Public cloud is going to require that you do your diligence on the cloud provider. For example asking where they host, who with, where your data is located, who has access to it, what security policies do they operate, what access do you have to apply your own security policies (access control for example). Is your data striped across multi-location datacentre’s? Do they apply data mingling where your data is in the same host and database as other customers’ or are you allocated a separate and discrete data store in the service?
Very few, if any, companies will move completely to the cloud in the short term, there are too many legacy systems to maintain that are cloud unfriendly. Regulation will also play a part in areas which delay or restrict cloud being a viable solution (for now).
Cloud brings great advantage to mobile users and with estimates from Gartner that by 2014 around 80% of professionals will use at least two personal devices to access corporate systems and data, the two are likely to become more entwined. The growth of mobile access and BYOD (Bring Your Own Device) cultures is moving the security perimeter out past the organisations infrastructure to bold new areas. The cloud has delivered an expectation of applications that are free from the constraints of legacy desktop tied clients and that can be accessed anywhere from pretty much any device. Cloud combined with mobile/BYOD can deliver major benefits to productivity and flexibility of an organisations workforce, but introduces a new range of security concerns. IDC recently stated “Mobility will present the greatest security challenge in the next five years.”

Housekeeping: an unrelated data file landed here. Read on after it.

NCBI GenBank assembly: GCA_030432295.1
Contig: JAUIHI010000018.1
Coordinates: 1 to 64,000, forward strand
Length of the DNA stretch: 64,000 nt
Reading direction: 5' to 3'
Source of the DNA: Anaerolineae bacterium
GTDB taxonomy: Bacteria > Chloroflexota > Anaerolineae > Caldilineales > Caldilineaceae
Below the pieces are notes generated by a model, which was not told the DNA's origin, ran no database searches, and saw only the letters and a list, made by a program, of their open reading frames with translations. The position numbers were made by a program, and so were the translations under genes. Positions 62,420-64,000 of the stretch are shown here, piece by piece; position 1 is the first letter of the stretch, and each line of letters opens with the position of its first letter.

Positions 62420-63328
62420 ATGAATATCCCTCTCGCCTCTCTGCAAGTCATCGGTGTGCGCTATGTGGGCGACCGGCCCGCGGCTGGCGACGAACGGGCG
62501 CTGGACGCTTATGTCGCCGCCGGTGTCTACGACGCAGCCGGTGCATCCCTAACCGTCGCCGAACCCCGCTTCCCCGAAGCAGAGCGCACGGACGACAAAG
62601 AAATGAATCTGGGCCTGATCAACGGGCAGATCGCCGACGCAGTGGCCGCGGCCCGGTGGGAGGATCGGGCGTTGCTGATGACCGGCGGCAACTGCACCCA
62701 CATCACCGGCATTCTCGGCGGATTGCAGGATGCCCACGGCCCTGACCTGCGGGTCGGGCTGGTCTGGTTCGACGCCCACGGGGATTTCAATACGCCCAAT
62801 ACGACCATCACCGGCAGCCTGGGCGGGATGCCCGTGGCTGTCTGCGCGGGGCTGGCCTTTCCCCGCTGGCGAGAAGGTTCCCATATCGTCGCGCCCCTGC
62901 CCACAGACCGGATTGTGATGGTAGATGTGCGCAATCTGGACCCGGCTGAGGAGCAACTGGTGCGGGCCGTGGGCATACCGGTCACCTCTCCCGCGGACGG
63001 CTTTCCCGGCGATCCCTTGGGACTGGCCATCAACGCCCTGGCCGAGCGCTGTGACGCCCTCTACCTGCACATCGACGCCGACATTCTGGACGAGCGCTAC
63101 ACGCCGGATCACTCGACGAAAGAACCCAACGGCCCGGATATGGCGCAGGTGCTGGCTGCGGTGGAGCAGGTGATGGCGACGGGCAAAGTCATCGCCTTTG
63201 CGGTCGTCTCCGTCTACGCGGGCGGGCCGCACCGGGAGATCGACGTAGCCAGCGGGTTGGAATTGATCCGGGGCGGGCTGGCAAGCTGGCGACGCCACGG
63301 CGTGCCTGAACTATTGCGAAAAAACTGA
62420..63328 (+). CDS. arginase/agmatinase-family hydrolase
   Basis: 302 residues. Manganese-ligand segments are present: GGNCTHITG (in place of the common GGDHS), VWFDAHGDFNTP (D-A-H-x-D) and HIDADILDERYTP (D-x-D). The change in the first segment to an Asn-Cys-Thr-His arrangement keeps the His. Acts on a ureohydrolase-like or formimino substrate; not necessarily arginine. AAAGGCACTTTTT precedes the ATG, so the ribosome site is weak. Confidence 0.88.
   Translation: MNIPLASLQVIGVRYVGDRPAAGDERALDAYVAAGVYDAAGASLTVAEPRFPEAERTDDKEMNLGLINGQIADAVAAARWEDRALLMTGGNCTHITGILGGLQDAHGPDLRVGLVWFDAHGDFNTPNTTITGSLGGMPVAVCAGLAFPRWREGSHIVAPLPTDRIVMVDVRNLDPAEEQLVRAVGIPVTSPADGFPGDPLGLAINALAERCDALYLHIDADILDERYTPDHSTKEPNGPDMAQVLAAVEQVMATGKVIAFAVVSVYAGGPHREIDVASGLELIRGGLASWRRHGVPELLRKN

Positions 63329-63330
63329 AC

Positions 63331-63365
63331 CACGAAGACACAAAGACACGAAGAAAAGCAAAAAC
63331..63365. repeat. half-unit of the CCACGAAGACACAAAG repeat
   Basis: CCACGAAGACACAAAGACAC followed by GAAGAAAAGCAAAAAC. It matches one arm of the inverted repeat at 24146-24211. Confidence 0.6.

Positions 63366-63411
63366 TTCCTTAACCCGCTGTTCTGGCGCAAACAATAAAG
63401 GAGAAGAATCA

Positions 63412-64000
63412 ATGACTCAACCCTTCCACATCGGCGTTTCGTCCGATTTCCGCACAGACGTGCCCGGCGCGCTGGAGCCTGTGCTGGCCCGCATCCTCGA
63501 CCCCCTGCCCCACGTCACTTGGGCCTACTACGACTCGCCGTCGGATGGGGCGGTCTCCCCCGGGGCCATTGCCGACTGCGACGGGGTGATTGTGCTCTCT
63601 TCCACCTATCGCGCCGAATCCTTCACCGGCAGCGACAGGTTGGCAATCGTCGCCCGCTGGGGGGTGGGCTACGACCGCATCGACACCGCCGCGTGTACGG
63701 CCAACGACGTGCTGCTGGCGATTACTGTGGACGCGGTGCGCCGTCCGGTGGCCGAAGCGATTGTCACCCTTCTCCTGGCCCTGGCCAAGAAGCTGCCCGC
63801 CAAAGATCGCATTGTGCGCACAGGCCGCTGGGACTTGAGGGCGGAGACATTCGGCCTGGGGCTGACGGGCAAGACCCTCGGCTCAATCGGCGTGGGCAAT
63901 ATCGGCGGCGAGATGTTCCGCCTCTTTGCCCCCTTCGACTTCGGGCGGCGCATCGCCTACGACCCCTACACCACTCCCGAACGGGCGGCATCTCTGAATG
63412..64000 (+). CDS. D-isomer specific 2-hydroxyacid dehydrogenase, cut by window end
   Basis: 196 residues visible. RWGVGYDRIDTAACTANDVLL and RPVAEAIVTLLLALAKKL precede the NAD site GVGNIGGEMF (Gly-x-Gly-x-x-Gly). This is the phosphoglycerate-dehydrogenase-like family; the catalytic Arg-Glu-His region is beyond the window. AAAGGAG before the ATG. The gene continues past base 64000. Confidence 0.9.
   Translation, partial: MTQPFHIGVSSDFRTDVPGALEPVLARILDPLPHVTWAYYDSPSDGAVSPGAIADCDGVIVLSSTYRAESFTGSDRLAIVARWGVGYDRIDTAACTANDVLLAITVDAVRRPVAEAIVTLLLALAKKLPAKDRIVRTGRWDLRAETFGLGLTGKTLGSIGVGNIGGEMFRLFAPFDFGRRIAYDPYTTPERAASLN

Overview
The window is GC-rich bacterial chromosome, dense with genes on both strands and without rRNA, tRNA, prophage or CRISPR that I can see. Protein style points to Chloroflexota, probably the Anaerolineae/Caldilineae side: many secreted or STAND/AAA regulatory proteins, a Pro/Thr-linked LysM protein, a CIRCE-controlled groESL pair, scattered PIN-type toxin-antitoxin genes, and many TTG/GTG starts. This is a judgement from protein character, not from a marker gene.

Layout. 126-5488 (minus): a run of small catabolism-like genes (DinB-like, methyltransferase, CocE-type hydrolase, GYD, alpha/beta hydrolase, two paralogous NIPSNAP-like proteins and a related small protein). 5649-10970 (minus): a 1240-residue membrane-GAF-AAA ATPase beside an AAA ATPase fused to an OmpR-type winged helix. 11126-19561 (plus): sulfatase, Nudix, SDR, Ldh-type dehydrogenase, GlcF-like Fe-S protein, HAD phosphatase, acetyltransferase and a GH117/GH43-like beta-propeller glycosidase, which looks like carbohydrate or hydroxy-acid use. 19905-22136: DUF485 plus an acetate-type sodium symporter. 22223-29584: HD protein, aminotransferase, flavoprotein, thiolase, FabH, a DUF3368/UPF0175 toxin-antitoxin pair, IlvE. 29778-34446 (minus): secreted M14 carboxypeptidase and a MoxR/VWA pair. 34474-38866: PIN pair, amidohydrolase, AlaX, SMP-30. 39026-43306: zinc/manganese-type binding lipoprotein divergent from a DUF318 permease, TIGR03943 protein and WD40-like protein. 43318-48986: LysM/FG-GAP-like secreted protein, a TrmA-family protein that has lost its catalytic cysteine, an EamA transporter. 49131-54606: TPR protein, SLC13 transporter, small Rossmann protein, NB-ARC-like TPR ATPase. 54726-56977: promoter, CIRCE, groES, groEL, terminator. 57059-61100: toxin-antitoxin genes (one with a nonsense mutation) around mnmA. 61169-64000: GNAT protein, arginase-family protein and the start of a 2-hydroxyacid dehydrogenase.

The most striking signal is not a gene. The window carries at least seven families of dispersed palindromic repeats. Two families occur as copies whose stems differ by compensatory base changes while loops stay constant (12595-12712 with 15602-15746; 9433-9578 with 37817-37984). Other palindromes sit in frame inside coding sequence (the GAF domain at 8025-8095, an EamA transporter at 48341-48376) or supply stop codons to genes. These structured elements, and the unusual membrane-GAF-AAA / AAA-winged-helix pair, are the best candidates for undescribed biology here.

Security experts have highlighted how BYOD can put an organization’s network at risk because workers could inadvertently transfer a virus-infected file into the network or gain access and ownership over restricted organisational data by downloading it on to a non-work owned and secured device. With Cloud of course the user is increasingly likely to want to use a mobile device and with a mobile device the user is likely to demand more access to cloud like applications. The fact is that Perimeterless Security is harder.